Ofcom has published draft Children's Safety Codes of Practice setting out the new standards for tech giants to protect children under the Online Safety Act.

The draft Codes of Practice set out more than 40 practical steps that services must take to keep children safer online. These include:

  • Ensuring that algorithms which recommend content do not operate in a way that harm children, meaning that harmful material must be filtered out or downranked. Children must also be able to provide negative feedback directly to the recommended feed so it can better learn what content they do not want to see; 
  • More robust age-checking measures to prevent children seeing harmful content such as pornography; and
  • Introducing better content moderation systems and processes that ensure swift action is taken against content harmful to children and a so-called “safe search” function on search engines that restricts inappropriate material.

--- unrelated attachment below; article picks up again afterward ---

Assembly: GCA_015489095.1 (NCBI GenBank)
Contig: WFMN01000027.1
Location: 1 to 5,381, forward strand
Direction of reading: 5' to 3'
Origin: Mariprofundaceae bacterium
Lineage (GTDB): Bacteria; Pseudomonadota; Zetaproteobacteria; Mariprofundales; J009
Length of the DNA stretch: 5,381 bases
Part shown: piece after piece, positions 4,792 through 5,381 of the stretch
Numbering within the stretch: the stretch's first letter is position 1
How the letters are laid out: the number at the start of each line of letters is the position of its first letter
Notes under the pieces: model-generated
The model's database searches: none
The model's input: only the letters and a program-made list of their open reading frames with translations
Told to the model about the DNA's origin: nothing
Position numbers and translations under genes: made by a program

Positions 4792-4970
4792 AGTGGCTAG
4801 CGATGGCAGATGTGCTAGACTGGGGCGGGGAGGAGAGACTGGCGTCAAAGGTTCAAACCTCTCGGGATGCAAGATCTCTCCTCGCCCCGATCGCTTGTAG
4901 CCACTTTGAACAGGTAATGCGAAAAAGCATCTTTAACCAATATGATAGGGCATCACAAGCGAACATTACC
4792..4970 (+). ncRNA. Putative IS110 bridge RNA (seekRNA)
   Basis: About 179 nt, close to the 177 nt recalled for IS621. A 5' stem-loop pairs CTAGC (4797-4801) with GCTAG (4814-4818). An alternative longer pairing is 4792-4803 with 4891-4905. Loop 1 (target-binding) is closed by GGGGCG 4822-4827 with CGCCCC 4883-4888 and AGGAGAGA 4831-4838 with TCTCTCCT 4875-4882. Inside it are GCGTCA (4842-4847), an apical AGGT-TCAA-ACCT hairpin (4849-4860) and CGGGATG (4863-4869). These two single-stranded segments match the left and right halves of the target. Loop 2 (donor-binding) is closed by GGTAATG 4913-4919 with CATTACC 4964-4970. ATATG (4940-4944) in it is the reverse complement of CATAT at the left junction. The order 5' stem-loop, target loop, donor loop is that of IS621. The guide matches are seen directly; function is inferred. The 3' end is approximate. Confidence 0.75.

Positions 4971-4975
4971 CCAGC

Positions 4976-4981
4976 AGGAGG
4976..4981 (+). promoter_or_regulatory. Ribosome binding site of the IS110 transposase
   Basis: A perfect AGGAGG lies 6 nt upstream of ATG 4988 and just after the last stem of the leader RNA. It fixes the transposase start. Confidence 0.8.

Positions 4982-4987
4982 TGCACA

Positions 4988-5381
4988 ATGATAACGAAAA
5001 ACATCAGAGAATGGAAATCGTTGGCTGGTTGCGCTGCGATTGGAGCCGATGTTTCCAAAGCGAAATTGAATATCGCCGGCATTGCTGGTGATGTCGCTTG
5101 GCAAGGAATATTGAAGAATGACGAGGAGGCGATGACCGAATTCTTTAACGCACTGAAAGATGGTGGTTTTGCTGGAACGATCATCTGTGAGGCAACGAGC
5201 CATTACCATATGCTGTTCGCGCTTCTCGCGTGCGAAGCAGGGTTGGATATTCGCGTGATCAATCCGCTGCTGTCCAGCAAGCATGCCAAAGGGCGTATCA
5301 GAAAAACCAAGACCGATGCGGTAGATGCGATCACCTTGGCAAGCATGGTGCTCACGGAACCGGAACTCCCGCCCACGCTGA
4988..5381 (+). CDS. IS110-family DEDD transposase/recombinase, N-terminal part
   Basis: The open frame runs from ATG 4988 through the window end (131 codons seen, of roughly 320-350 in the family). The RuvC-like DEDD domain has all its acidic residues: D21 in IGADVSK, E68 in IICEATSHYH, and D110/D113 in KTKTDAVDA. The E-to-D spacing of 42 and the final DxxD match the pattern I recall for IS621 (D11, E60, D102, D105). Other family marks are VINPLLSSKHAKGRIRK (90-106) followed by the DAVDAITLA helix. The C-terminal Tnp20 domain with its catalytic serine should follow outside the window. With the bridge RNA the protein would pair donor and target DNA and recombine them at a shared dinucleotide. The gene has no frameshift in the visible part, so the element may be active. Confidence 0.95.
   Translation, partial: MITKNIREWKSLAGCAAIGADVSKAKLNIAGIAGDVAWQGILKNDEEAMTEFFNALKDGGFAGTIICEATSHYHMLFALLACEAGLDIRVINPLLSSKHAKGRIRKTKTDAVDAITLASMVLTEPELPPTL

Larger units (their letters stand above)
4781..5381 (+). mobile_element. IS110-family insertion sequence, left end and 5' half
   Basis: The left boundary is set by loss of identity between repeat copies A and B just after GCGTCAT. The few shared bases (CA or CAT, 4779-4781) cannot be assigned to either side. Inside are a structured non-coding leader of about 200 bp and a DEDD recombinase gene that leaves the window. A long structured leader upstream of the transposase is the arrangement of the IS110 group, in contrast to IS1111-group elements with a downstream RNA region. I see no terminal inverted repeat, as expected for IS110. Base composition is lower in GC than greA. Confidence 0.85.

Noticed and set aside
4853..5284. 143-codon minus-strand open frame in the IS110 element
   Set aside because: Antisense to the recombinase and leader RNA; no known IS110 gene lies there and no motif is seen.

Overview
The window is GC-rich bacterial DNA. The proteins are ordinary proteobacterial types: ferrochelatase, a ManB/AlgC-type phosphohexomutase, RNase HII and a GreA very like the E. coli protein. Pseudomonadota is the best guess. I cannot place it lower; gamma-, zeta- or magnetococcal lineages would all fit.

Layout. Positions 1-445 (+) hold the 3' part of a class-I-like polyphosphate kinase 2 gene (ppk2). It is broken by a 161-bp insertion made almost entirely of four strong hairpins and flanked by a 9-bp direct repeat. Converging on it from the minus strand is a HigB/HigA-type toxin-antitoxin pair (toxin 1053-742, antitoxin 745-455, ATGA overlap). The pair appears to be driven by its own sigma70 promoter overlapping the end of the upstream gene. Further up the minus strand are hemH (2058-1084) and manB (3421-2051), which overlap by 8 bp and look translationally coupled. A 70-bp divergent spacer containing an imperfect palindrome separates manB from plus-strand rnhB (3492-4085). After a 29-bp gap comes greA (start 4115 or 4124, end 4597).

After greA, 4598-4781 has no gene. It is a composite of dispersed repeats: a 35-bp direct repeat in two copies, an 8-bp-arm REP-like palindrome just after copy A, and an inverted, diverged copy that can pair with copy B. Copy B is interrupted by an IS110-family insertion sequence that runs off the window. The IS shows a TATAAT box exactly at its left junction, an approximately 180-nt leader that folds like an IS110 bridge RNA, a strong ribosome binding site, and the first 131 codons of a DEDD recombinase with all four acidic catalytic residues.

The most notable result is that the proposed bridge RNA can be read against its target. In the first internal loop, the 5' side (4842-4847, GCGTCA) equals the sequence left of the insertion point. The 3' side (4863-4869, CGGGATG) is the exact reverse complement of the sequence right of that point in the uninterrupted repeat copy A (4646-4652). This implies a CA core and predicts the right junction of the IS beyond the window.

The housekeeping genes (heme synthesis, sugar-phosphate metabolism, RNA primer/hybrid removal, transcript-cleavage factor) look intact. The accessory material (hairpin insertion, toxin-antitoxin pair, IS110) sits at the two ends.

Ofcom has warned that social media sites could be named and shamed and banned for under 18s if they fail to comply with new online safety rules and that breaches will lead to other enforcement action, including sizeable fines. Dame Melanie Dawes, Ofcom Chief Executive also said "We will be publishing league tables so that the public know which companies are implementing the changes and which ones are not.”

In statements, Meta and Snapchat said they had extra protections for under 18s, and offered parental tools to control what children can see on their platforms. 

The Technology Secretary Michelle Donelan urged big tech to take the Codes seriously. She said, "To platforms, my message is engage with us and prepare… Do not wait for enforcement and hefty fines – step up to meet your responsibilities and act now."

Ofcom research over a four week period revealed that 62% of children aged 13-17 report encountering online harm while many consider it an ‘unavoidable’ part of their lives online. 

Over the last 12 months, Ofcom has heard from over 15,000 youngsters about their lives online and spoken with over 7,000 parents, as well as professionals who work with children. The regulator is seeking responses to its consultation on the draft Codes by 17 July, after which it says it expects to publish final versions of them within a year.